Posted by on Aug 14, 2014 in Blog | No Comments
Stephen Spender Prize for Poetry Translation

The Times Stephen Spender Prize for Poetry Translation is  an annual poetry translation prize established in 2004.

Bookworm Translations has expert knowledge of the poetry translation field, and a number of our clients and key industry contacts specialize in this area. As the closing date for this competition is close (24th May) we thought it would be particularly topical to discuss this prize, and poetry translation in general. If any of our talented pool of translators are entering this year we would love it if you let us know!

Poetry Translation is a unique and specialized form of literary translation, and it is important not only to convey the meaning of the source text, but to also accurately portray the poet’s original intentions as far as rhyme scheme and form goes. Our Poetry Translators here at Bookworm Translations are at the top of their field and we work closely with our clients to ensure their requirements are clear from the outset and the finished translation successfully communicates the original poem.

There are no entry requirements in terms of qualifications for the Stephen Spender Prize. All translators must provide a 300 word commentary with their entry to explain decisions taken when translating and how the finished translation coveys the original source language author’s style and voice. There are three categories of entry: aged under 14, aged 14-18 and adult.

The adult, or ‘open’ category winning translations in 2012 are below:

First: Kaarina Hollo, Stillborn 1943: Calling Limbo by Derry O’Sullivan (Irish)

Second: Patricia Hann, The Sunflower by Eugenio Montale (Italian)

Third: Jane Tozer, The Gibbet by François Villon (French)

The full source and target language texts of the winning and shortlisted poems from previous years, along with the translator’s commentaries and judges notes, are available to read by clicking on the above link.

The winning poems have been of a variety of different lengths, from varying periods and a vast range of source languages, so we at Bookworm Translations we always find this competition extremely interesting. The poem below won Second Prize in 2012. This is Patricia Hann’s beautiful translation of an Italian Poem by Eugenio Montale.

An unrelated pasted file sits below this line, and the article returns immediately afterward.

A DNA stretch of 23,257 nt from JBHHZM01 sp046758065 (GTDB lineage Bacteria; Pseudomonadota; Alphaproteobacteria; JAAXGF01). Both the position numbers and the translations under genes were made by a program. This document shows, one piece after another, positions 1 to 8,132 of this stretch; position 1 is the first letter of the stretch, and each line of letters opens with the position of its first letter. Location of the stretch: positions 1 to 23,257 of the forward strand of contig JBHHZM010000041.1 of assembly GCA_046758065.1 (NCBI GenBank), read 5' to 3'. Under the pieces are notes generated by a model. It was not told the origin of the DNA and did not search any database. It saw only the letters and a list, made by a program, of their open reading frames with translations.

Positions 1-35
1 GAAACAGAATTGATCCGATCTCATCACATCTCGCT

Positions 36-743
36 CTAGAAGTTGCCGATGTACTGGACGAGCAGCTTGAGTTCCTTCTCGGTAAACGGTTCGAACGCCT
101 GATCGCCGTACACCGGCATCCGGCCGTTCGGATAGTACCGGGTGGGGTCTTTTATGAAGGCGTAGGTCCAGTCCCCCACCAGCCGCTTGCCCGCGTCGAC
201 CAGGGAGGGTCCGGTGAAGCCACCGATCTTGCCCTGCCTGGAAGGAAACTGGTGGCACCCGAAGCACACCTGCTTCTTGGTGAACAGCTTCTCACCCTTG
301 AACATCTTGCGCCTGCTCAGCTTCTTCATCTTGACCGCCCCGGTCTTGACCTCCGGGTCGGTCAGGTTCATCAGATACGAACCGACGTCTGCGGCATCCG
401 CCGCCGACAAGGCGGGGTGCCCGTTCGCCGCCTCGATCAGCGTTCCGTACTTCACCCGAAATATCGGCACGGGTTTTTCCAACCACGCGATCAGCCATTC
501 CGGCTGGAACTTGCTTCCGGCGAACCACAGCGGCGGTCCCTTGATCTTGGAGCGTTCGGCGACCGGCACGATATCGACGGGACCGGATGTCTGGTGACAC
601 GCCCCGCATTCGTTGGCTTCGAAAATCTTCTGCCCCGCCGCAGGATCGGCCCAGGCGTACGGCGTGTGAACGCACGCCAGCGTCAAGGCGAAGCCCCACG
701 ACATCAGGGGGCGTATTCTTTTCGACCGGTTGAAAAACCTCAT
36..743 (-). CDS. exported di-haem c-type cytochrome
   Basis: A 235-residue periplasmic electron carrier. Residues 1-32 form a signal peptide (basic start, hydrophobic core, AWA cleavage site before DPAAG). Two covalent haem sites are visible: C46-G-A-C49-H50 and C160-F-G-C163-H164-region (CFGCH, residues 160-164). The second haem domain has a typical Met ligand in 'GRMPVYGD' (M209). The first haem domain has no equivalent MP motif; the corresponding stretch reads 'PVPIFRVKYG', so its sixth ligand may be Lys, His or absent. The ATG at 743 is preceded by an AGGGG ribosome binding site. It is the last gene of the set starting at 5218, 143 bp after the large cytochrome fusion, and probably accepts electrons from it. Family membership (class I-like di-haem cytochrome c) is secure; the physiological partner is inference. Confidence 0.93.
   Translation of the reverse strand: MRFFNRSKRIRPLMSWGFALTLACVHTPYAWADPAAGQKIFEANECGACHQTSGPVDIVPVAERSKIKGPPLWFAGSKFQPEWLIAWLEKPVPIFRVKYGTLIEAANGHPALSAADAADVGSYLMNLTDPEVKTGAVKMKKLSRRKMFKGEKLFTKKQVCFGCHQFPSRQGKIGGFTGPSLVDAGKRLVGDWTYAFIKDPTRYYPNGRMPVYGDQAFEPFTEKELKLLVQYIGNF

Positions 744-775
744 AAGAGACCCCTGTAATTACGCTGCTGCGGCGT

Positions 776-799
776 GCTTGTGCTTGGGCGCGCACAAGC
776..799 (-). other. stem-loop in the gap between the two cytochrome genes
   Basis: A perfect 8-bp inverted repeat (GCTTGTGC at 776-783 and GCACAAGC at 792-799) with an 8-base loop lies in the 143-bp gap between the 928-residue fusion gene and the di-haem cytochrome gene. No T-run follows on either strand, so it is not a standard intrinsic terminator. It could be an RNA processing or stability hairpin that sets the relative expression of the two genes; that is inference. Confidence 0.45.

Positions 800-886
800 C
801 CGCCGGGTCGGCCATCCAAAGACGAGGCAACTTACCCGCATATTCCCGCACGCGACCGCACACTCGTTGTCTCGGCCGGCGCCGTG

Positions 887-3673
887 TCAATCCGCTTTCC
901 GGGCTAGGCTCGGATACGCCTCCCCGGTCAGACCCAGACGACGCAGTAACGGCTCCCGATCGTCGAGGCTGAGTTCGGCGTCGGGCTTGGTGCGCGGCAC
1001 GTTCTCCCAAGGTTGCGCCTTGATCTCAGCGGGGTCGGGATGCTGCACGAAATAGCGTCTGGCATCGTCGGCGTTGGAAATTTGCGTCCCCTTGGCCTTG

The Sunflower

Bring me the sunflower here and let me set it

in the parched briny soil of my own place

to turn all day to the heavens that reflect it

the broad gaze of its yellow yearning face.

Things of the dark aspire to all that’s bright,

their forms dissolving into a cascade

of tints merging in music. Simply to fade

from view is the great adventure, lost in light.

Bring me the plant that points us to the height

where there’s a clearness tinged with the sun’s rays

and life itself is thinning to a haze.

Bring me that flower delirious with light.

Translated from the Italian by Patricia Hann

Il girasole

Portami il girasole ch’io lo’trapianti

nel mio terreno bruciato dal salino,

e mostri tutto il giorno agli azzurri specchianti

del cielo l’ansietà del suo volto giallino.

Tendono alla chiarità le cose oscure,

si esauriscono i corpi in un fluire

di tinte: queste in musiche. Svanire

é dunque la ventura delle venture.

Portami tu la pianta che conduce

dove sorgono bionde trasparenze

e vapora la vita quale essenza;

portami il girasole impazzito di luce.

Eugenio Montale



With such a wide variety of poems, styles and languages, the question is often asked as to how the winners are chosen. Susan Bassnett, one of the judges on the 2012 panel, gave this interesting insight into how the panel judges the poetry translations.

“How does a panel reach its conclusions is a question often asked. There is no simple answer, for all sorts of criteria come into play: crucial of course is the effectiveness of the poem in English, along with evidence of the strategies employed by the translator in creating that poem. We also consider the difficulties facing a translator, which is not to suggest that the more problems posed by a poem, the more likely it is to win, but rather that it is clear that in some cases the translator has had to work very hard indeed to find creative solutions. It was interesting to see how many extremely difficult poems were attempted this year in all categories, and it was also notable that many commentaries referred to personal encounters with poems and poets, often through hearing a poet read at a literary festival or through a return to a piece that held special memories. ”


What do you think of Susan’s comments? For those of you involved in poetry translation, have you ever been inspired to translate poetry you have heard at a literary festival? We would be very interested to hear your stories so please comment below or on our social network pages using the buttons at the top of the page.

We hope these insights will be interesting for any of you who have an interest in the Stephen Spender Prize or in Poetry Translation. We look forward to reading the 2013 winning poems, and wish any of our translators who are entering the best of luck!

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